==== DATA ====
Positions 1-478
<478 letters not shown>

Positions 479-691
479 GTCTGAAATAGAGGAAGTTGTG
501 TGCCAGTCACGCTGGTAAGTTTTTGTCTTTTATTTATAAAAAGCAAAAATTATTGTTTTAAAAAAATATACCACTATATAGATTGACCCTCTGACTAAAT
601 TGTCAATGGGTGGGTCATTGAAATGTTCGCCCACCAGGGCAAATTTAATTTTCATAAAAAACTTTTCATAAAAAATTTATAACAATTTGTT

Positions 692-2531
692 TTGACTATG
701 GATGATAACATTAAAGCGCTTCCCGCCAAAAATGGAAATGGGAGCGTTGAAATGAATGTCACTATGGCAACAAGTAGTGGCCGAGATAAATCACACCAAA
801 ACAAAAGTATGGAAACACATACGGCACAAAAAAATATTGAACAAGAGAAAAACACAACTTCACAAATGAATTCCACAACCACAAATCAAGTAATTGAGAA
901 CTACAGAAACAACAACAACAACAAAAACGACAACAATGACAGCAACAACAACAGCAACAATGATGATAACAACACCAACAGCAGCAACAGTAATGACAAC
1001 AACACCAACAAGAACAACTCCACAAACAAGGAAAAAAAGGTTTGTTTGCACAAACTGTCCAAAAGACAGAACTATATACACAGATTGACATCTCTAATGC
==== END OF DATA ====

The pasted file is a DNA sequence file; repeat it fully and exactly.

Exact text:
Positions 1-478
<478 letters not shown>

Positions 479-691
479 GTCTGAAATAGAGGAAGTTGTG
501 TGCCAGTCACGCTGGTAAGTTTTTGTCTTTTATTTATAAAAAGCAAAAATTATTGTTTTAAAAAAATATACCACTATATAGATTGACCCTCTGACTAAAT
601 TGTCAATGGGTGGGTCATTGAAATGTTCGCCCACCAGGGCAAATTTAATTTTCATAAAAAACTTTTCATAAAAAATTTATAACAATTTGTT

Positions 692-2531
692 TTGACTATG
701 GATGATAACATTAAAGCGCTTCCCGCCAAAAATGGAAATGGGAGCGTTGAAATGAATGTCACTATGGCAACAAGTAGTGGCCGAGATAAATCACACCAAA
801 ACAAAAGTATGGAAACACATACGGCACAAAAAAATATTGAACAAGAGAAAAACACAACTTCACAAATGAATTCCACAACCACAAATCAAGTAATTGAGAA
901 CTACAGAAACAACAACAACAACAAAAACGACAACAATGACAGCAACAACAACAGCAACAATGATGATAACAACACCAACAGCAGCAACAGTAATGACAAC
1001 AACACCAACAAGAACAACTCCACAAACAAGGAAAAAAAGGTTTGTTTGCACAAACTGTCCAAAAGACAGAACTATATACACAGATTGACATCTCTAATGC